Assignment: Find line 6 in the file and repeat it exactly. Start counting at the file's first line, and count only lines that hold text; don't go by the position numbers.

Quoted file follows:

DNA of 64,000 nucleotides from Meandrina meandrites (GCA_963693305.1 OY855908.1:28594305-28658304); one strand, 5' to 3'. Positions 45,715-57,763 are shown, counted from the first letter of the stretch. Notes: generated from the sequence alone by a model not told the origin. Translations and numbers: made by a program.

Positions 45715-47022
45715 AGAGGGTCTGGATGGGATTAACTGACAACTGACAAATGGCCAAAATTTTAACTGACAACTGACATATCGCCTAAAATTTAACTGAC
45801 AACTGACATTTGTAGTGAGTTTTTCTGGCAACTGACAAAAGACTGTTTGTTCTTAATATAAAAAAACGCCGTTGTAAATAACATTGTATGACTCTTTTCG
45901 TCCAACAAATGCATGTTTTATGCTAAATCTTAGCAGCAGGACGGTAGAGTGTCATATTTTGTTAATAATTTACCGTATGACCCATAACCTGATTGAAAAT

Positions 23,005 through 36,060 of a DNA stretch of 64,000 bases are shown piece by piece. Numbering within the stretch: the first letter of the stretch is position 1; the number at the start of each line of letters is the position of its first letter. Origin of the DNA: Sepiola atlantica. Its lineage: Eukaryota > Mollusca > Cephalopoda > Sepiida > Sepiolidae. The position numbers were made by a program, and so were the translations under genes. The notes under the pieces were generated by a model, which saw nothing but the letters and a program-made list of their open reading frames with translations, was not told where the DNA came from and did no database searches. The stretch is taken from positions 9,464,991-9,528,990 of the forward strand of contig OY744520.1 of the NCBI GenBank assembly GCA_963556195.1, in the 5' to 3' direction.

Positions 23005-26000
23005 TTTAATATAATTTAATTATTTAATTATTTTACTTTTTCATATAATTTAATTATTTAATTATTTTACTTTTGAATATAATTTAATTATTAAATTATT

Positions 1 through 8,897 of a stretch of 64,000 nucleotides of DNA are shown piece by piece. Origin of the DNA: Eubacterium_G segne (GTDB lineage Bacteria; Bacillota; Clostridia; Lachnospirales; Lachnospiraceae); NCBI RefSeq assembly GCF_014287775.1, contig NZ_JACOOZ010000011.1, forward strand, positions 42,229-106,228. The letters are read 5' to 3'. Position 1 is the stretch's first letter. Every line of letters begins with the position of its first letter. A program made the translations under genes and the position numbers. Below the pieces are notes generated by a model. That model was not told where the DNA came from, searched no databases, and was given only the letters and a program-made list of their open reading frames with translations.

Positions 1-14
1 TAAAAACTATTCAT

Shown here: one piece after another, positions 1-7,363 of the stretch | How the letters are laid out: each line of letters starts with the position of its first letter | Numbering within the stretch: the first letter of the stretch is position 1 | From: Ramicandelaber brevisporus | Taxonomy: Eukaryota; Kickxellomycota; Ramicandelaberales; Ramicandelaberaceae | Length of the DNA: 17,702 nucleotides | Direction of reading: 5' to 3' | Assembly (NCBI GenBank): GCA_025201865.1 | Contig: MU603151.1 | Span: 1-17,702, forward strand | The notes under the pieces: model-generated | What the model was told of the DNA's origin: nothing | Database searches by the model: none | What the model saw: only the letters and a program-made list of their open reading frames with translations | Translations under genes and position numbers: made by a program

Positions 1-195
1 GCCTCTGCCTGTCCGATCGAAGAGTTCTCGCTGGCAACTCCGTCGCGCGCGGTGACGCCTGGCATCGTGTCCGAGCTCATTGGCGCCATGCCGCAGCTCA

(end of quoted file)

Positions 23,005 through 36,060 of a DNA stretch of 64,000 bases are shown piece by piece. Numbering within the stretch: the first letter of the stretch is position 1; the number at the start of each line of letters is the position of its first letter. Origin of the DNA: Sepiola atlantica. Its lineage: Eukaryota > Mollusca > Cephalopoda > Sepiida > Sepiolidae. The position numbers were made by a program, and so were the translations under genes. The notes under the pieces were generated by a model, which saw nothing but the letters and a program-made list of their open reading frames with translations, was not told where the DNA came from and did no database searches. The stretch is taken from positions 9,464,991-9,528,990 of the forward strand of contig OY744520.1 of the NCBI GenBank assembly GCA_963556195.1, in the 5' to 3' direction.